Connect 4 Director: Knight excited to train students

Tuesday, September 4, 2018
Connect 4 director James Knight is excited to train Carroll County students for the future of industry and help them broaden their horizons like his mentors did for him.
Photo by Tavi Ellis/Carroll County News

James Knight, director of the new Connect 4 program, said money is not what drove him to take the job. He is excited to help Carroll County students train for the future of industry.

Knight said he was never interested in teaching growing up, but that changed thanks to the many mentors he has had throughout his professional career. He said he first started working in education at North Arkansas College (NAC) as a lab technician in the welding shop.

“I started as a lab tech with Ron Carpenter. He was a mentor-type guy,” Knight said. “If he saw something that he thought a person should do or

a direction they should take, then he would push you.”

He continued, “It was insane how good of an individual he was. I admired that aspect of him but also his work ethic. He could wake up at 5 a.m. and work until midnight. Then he’d get a few hours of sleep and do it again every day of his life. He’s driven.”

As Carpenter’s lab tech in the welding shop, Knight said he would work one-on-one with each student. He said it helped him practice his own welding more regularly.

After obtaining his American Welding Society (AWS) certification, Knight said he went to work at Metro East Industries Inc. in St. Louis, Mo.

“They rebuilt wrecked locomotives and rail cars,” he said. “I made good money that summer, and I came back and wanted to get my pipe certification in welding. That’s when Ron asked if I wanted to go to work for him.”

After working as a lab tech for nine years, Knight said he was asked by Carpenter to take over as the program manager and lead instructor.

“I said ‘No, I’m not interested. I’ve got a job,’ ” Knight said, “and he told me ‘Well, I’m gonna retire, and I wanted you to take this over because you know how everything runs and how to deal with the people in the office.’ I told him I wasn’t interested because I was making $3,500 a week after taxes working on a pipeline.”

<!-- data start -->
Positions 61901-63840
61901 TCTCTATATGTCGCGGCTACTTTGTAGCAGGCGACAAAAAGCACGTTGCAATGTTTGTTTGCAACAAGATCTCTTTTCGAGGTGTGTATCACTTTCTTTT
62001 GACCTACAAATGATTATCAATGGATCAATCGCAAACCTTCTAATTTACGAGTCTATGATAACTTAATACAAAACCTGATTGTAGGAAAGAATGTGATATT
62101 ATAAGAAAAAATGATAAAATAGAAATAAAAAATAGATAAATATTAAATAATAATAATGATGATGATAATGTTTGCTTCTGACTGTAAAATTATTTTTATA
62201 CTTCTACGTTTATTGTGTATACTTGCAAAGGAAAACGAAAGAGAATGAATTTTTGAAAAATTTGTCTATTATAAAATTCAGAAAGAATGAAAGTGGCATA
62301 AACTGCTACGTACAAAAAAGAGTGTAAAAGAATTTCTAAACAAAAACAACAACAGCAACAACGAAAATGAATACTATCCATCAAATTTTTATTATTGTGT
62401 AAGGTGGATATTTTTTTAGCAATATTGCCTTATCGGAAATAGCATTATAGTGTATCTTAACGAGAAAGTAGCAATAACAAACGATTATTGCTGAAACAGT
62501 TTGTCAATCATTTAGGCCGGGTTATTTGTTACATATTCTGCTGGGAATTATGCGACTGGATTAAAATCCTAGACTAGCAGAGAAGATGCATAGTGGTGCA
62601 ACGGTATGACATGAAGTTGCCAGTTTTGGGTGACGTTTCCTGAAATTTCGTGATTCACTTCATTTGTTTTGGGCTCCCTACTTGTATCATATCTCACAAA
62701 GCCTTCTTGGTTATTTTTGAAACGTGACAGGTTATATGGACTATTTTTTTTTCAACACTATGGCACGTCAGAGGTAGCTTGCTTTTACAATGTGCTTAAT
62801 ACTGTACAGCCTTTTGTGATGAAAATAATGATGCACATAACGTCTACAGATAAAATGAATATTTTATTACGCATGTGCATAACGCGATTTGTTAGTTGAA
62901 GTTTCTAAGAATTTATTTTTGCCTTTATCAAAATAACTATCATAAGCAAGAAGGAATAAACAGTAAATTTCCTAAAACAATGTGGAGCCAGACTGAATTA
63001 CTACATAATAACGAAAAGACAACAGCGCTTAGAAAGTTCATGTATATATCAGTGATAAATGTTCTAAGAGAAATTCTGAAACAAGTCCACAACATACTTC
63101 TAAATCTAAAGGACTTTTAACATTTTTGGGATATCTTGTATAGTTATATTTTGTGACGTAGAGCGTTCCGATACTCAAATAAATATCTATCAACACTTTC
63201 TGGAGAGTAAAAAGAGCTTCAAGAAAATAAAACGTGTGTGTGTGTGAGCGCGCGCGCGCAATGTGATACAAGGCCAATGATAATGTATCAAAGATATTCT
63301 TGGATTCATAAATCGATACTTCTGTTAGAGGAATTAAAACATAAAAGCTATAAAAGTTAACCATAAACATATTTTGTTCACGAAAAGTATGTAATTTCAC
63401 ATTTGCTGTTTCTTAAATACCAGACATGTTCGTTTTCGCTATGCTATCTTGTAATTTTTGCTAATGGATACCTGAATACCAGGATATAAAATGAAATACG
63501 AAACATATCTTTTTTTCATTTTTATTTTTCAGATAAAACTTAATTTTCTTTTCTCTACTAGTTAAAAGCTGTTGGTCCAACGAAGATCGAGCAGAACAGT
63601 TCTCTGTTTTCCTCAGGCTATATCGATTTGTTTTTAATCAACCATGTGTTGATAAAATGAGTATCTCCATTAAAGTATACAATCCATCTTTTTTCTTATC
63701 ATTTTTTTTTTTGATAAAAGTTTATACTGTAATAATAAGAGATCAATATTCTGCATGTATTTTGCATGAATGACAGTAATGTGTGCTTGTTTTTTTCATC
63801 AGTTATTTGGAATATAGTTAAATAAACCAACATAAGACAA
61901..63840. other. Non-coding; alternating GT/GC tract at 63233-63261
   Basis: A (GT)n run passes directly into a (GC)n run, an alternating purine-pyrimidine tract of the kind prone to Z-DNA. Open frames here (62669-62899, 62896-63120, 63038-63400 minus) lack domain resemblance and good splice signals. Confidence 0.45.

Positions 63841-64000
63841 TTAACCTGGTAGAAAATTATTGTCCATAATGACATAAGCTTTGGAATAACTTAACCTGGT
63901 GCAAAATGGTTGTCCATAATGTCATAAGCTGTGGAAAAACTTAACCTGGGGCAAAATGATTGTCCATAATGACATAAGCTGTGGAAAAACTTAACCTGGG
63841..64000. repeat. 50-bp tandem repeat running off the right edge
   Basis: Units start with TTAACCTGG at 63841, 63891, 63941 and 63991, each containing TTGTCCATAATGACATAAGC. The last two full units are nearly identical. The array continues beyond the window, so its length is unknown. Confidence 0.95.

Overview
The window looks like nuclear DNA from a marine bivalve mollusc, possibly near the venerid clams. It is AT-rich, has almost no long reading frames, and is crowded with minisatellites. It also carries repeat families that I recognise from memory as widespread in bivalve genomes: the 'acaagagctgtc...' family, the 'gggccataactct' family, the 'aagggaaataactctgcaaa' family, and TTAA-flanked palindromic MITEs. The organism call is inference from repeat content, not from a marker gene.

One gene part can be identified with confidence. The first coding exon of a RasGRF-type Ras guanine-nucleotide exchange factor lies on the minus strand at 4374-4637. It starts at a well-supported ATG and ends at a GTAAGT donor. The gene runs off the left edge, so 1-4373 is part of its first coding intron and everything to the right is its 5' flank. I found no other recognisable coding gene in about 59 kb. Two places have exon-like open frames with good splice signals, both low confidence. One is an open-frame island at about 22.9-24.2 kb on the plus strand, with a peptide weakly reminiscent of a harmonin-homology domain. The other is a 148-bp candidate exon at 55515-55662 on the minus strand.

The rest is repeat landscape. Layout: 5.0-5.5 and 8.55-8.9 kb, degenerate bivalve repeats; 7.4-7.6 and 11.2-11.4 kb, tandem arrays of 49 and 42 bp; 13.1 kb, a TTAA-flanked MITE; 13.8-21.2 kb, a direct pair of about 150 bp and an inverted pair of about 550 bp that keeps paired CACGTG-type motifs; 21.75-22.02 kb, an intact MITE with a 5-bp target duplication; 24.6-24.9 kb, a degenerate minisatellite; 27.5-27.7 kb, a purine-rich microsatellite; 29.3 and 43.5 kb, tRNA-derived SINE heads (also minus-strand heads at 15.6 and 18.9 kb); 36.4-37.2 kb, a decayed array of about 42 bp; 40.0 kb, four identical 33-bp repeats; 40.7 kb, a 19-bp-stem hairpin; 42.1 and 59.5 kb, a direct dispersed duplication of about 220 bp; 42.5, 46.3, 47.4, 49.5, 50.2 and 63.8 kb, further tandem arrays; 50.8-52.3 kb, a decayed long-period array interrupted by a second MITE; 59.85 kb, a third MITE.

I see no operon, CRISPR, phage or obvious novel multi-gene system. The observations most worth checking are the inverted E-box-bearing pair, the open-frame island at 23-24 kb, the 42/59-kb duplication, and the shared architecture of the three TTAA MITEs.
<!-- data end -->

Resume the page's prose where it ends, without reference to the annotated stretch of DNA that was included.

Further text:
He continued, “Ron said ‘Well, let me ask you a question… if you can help somebody, shouldn’t you?’ and hung up on me. I was like ‘Man, that was a dirty trick.’ ”

After thinking about the job offer, Knight said he decided Carpenter was right.

“I’ve got a lot of religious convictions, and I realized he was right,” he said. “If you can help somebody, you should help. That’s the whole reason why I’m interested in this C4 program because we’re helping kids get an education and training them to take part in the future.”

Knight said he could make good money through welding alone, but that isn’t what drives him.

“If it was, I wouldn’t be doing this,” he said.

Knight said Carpenter wasn’t the only one pushing him to do more with his life. He said Ed Proctor, dean of business and technology at NAC, had encouraged him to finish his associate’s degree.

“Both of those guys really tag-teamed me on the need to get an associate’s degree and further my education,” Knight said, “so that’s what I started reluctantly. All I had to do was another semester and a half and I was done because I’d had plenty of classes that I took at NAC anyhow.”

He said another coworker at NAC, Joe Doster, also encouraged him to learn AutoCad, a design and drafting software application used for 3-D printing and computer numerical control (CNC) plasma cutting.

“He was another pushing point that encouraged me to broaden my horizons,” Knight said. “It’s incredible to take a big look and think about how many people influenced your life in school.”

After serving as the program manager and lead instructor for six years, he said he decided it was time for a change and started his own business, J & J Welding and Machining in Western Grove.

“Around that time, [Eureka Springs Superintendent] Bryan Pruitt called me,” Knight said. “He had been the principal at Bergman, and I had taught a lot of his high school kids. I thought he was calling about trying to get one of his semis in the shop, but he asked if I had thought about getting back into education.”

Knight said he told Pruitt that he was not really interested, and Pruitt encouraged him to speak with Rodney Ellis, president of the Connect 4 Board of Directors.

“[Rodney and I] spent a long time on the phone for the first conversation,” Knight said. “Within five minutes, I knew I wanted to hear what he had to say. There’s a certain language in the industry, and you can tell if the person on the other side knows what they’re talking about or not.”

He said Ellis told him about how the Berryville, Eureka Springs and Green Forest school districts were partnering to start an industrial maintenance program and would be interested in having him apply for the director position.

Knight said he told Ellis he was interested, and the rest was history.

The Connect 4 program, housed in the Carroll County Career Center in Berryville, began classes on Monday, Aug. 13.

Knight said Tyson Foods and other local industries have invested in the program because they know training students in industrial maintenance will help prepare the next generation of workers for the community.

“It’s very smart. People have been saying this in technical education for years,” he said. “I really see the need in this area and across the United States for more blue-collar workers.”

Knight said he hopes he can inspire his students to succeed and broaden their horizons, just as his mentors did for him.

“The main thing that anybody in this type of field should enjoy is dealing with students and seeing their success.”

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